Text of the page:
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Coverage criteria policies

Genetic Testing for Connective Tissue, Skeletal, and Integumentary Disorders

These services may or may not be covered by your HealthPartners plan. Please see your plan documents for your specific coverage information. If there is a difference between this general information and your plan documents, your plan documents will be used to determine your coverage.

Administrative Process

Prior authorization is required for genetic testing for connective tissue, skeletal, and integumentary disorders.

For prenatal diagnostic genetic testing, see the Genetic Testing: Carrier Screening, Prenatal Screening, Prenatal Diagnosis, and Infertility Evaluation coverage policy.

For genetic testing for multiple congenital anomalies, see the Genetic Testing for Neurodevelopmental Disorders, Epilepsy and Seizure Disorders, and Multiple Congenital Anomalies coverage policy.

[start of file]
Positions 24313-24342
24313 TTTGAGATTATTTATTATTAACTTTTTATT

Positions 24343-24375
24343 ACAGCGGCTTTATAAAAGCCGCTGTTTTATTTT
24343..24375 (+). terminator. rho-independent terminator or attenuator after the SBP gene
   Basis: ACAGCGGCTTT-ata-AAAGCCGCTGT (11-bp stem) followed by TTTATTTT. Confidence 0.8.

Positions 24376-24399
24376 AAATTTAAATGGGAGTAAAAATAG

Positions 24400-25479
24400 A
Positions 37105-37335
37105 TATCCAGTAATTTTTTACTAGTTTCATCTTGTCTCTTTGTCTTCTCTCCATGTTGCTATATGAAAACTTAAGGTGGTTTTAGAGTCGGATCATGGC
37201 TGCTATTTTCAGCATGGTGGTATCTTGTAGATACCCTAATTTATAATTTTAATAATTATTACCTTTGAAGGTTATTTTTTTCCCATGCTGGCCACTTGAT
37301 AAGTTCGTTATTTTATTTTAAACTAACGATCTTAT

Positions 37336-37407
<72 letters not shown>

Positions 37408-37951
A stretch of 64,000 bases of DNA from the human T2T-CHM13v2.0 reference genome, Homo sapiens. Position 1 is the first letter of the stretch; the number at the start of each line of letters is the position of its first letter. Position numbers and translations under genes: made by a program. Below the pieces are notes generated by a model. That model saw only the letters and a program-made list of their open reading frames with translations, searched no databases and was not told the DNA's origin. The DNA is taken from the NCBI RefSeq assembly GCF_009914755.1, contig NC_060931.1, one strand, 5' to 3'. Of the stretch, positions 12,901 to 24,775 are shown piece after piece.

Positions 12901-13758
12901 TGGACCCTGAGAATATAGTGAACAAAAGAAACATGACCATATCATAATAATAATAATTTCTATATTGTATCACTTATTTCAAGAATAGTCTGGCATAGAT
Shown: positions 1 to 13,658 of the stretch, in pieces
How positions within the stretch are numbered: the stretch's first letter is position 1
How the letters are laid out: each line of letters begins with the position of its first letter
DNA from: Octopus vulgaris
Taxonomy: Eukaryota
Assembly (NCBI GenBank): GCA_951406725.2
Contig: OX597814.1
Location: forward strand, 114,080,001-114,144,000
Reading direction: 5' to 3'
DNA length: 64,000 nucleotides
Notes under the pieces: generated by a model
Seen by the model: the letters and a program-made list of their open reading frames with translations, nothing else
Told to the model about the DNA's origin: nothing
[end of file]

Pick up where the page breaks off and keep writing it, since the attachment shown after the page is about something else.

Indications that are covered

Single-gene and multiple-gene analysis for these conditions is covered when criteria 1-3 listed below are met:

  • Ehlers-Danlos syndrome (EDS), vascular type
  • Epidermolysis bullosa/Kindler syndrome
  • Hereditary hemorrhagic telangiectasia
  • Inherited ichthyoses
  • Legius syndrome
  • Loeys-Dietz syndrome
  • Marfan syndrome
  • Neurofibromatosis, types 1 and 2
  • Ocular albinism
  • Osteogenesis imperfecta and/or dentinogenesis imperfecta
  • Schwannomatosis
  • Thoracic Aortic Aneurysm and Dissection (TAAD)
  1. The test is ordered by a board-certified cardiologist; dermatologist; neurologist; ophthalmologist; rheumatologist; or geneticist; a licensed, certified genetic counselor; or an advanced-practice nurse in cardiology; dermatology, neurology; ophthalmology, rheumatology, or genetics, and is expected to directly impact management of one of the above specific, clinically-suspected, connective tissue, skeletal, or integumentary disorders.
  2. The member has received genetic counseling with a board-certified genetic counselor or medical geneticist who is not affiliated with the commercial testing laboratory, if applicable.
  3. The member has a personal history consistent with the condition being evaluated or a first-degree blood relative has been diagnosed with the condition being evaluated.